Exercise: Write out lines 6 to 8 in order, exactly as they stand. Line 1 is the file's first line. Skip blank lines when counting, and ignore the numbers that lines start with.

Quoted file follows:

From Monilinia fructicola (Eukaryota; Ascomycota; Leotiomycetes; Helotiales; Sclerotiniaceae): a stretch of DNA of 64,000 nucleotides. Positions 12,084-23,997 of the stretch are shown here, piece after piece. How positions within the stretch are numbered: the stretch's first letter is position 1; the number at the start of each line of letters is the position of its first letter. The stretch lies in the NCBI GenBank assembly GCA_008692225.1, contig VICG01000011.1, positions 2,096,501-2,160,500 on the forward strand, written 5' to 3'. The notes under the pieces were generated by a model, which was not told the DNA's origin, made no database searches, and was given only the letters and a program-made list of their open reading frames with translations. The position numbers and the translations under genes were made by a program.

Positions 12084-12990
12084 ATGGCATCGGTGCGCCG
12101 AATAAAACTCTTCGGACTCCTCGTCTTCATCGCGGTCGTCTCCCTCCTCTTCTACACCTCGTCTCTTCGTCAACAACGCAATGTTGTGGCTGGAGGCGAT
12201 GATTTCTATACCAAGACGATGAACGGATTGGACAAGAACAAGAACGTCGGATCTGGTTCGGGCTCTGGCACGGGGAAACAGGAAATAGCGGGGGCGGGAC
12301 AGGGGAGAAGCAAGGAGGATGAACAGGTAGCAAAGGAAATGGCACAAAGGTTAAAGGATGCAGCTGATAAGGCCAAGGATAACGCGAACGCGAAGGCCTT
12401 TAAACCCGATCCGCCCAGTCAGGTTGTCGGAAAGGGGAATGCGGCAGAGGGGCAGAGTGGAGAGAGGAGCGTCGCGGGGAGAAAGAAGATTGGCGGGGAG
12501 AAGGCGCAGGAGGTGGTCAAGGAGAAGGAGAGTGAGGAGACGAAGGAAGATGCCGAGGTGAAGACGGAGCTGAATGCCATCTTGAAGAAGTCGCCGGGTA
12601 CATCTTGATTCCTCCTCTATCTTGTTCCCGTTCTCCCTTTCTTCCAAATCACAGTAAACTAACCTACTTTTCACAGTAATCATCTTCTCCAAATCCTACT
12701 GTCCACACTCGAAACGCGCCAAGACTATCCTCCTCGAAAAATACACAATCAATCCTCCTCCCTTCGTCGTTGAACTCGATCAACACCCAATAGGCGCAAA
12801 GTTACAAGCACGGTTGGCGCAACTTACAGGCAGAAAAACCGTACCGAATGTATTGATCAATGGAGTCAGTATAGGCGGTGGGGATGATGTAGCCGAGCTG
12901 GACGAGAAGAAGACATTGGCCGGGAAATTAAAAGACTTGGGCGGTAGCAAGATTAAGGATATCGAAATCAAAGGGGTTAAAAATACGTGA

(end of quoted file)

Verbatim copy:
12301 AGGGGAGAAGCAAGGAGGATGAACAGGTAGCAAAGGAAATGGCACAAAGGTTAAAGGATGCAGCTGATAAGGCCAAGGATAACGCGAACGCGAAGGCCTT
12401 TAAACCCGATCCGCCCAGTCAGGTTGTCGGAAAGGGGAATGCGGCAGAGGGGCAGAGTGGAGAGAGGAGCGTCGCGGGGAGAAAGAAGATTGGCGGGGAG
12501 AAGGCGCAGGAGGTGGTCAAGGAGAAGGAGAGTGAGGAGACGAAGGAAGATGCCGAGGTGAAGACGGAGCTGAATGCCATCTTGAAGAAGTCGCCGGGTA